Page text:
Like many Vietnamese holidays, Tết is connected to the country's agricultural roots. Vietnamese civilisation began in the northern Red River Delta, where the main crop is wet rice. Tết takes places during the coolest season, when farmers have less work in the fields, and can take time to worship their forefathers, give thanks for the coming spring, and have fun.
The days and weeks after Tết are filled with traditional village festivals. Even today, 66 percent of Vietnam’s population remains rural. Many Vietnamese who live and work in big cities still consider small villages “home”. Come Tết, there’s a mad exodus of city-dwellers returning to their native villages.
TIP: Try to avoid travelling around the country in the week just before Tet, as transport centres will be full to overflowing.
A favourite place to soak up the spirit of Tết is in Hanoi, a days before the festival starts. While the skies are grey and the weather is cool, the city’s narrow streets are punctuated with bursts of colour. Look for fairy lights and lanterns, market stalls ablaze with red and gold decorations, freshly painted pagodas, pink peach boughs, and orange-dotted kumquat trees. Everyone is busy and excited—sprucing up their homes and businesses, getting haircuts and buying new clothes, flowers, and Tết delicacies.
In the Old Quarter, Hàng Lược and Hàng Mã streets are jam-packed with shoppers buying foil, paper garlands, and auspicious red and gold decorations shaped like fish, coins, firecrackers, and Tết flowers. This is the place to stock up on lì xì - cute red envelopes that are a highlight of Tết for kids. Older folk slip crisp new bills into the lì xì and present them to youngsters, who thank them by offering good wishes in the coming year.
Tết wouldn’t be Tết without special foods: sticky rice, pickled onions, dried young bamboo soup, candied fruits -- and especially, banh chung and banh day cakes. According to legend, a prince who lived in the 17th century won the throne after presenting his father with these two sticky rice cakes - one square and one round, representing earth and heaven.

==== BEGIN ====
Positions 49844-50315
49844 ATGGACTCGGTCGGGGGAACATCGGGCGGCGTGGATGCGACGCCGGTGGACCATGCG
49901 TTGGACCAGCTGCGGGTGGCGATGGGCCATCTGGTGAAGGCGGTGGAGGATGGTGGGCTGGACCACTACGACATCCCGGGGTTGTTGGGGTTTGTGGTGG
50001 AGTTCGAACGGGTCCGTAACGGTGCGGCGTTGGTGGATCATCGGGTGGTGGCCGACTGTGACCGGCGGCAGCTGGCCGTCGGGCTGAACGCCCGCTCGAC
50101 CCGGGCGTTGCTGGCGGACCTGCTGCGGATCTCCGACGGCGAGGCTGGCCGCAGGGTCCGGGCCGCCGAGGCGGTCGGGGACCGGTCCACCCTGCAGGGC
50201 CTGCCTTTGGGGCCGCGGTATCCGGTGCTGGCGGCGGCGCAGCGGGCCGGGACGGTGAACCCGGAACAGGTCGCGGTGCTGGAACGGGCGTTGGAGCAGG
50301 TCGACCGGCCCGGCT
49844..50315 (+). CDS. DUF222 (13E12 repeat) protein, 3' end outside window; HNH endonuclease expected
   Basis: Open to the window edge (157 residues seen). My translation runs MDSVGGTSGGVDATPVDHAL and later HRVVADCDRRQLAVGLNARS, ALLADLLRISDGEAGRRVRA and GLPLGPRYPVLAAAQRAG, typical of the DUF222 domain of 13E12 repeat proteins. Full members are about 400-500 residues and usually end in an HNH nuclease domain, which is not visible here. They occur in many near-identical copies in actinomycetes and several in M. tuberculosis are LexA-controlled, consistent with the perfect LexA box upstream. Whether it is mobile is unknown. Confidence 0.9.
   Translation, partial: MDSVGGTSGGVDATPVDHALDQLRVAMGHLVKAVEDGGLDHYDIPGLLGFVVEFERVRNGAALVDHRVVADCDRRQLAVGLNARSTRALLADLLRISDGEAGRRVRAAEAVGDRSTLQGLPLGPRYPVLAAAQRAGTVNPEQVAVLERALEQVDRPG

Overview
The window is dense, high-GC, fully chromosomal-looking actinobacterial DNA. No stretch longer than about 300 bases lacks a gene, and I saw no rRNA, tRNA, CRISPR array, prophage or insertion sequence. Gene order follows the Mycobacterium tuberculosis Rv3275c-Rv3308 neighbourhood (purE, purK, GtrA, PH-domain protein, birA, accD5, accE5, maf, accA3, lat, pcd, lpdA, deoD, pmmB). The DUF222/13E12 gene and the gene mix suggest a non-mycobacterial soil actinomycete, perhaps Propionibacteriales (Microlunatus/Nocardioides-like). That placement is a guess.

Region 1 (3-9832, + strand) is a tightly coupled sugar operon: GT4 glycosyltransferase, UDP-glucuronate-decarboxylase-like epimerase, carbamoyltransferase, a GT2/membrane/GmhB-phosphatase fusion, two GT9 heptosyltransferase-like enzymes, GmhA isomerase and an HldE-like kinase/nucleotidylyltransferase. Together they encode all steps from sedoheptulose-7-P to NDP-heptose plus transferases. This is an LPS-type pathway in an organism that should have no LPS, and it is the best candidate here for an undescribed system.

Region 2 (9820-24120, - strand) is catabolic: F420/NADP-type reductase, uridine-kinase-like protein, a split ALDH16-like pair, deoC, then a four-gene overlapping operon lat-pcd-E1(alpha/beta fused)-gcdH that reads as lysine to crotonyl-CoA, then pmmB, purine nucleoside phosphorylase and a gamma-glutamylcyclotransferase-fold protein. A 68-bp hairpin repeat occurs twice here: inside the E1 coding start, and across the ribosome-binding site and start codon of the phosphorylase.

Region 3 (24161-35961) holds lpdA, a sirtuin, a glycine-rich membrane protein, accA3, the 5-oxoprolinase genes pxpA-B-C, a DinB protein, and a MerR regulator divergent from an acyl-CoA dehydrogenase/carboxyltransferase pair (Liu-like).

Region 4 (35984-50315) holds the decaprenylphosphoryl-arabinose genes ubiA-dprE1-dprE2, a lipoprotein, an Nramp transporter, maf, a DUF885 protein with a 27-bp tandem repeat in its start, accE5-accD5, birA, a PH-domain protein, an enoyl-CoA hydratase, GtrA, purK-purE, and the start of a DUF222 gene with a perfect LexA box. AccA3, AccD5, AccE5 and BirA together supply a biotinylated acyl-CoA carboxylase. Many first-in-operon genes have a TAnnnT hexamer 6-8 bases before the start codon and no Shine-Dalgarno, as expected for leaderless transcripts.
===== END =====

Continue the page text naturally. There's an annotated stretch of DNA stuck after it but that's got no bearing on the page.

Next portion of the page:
Every year, the banh chung and banh day cakes are placed on the ancestral altar at Tết, along with a tray of five symbolic fruits. On New Year’s Eve people light incense and bow before their home altar to welcome their ancestors to join the living for Tết.
TIP: Buy your bánh chưng at the Quốc Hương Shop on Hàng Bông Street, which has been selling these cakes for 200 years!
As a traditional spring festival, flowers play a key role at Tết. Days before the festival, Hanoi’s narrow lanes resemble moving forests as vendors carry peach and kumquat trees on the backs of their motorcycles. A stroll around the Quảng Bá Flower Market near West Lake is unforgettable: shoppers bundled up against the chill buy the finest pink peach boughs they can afford to bring luck in the New Year.
Just as pink peach blossoms are the symbol of Tết in the North, yellow ochna flowers represent the Lunar New Year down South. While Tết in Hồ Chí Minh City is less traditional, it’s no less colourful. Nguyễn Huệ Street in District One hosts the country’s largest flower show. Join the throngs—extended families in new clothes, young women in áo dàis wielding selfie-sticks—and admire the outrageous floral sculptures.
Good wishes are much-appreciated during the festival. Learn to say, “Chúc Mừng Năm Mới” (Happy New Year) and practice with everyone you see.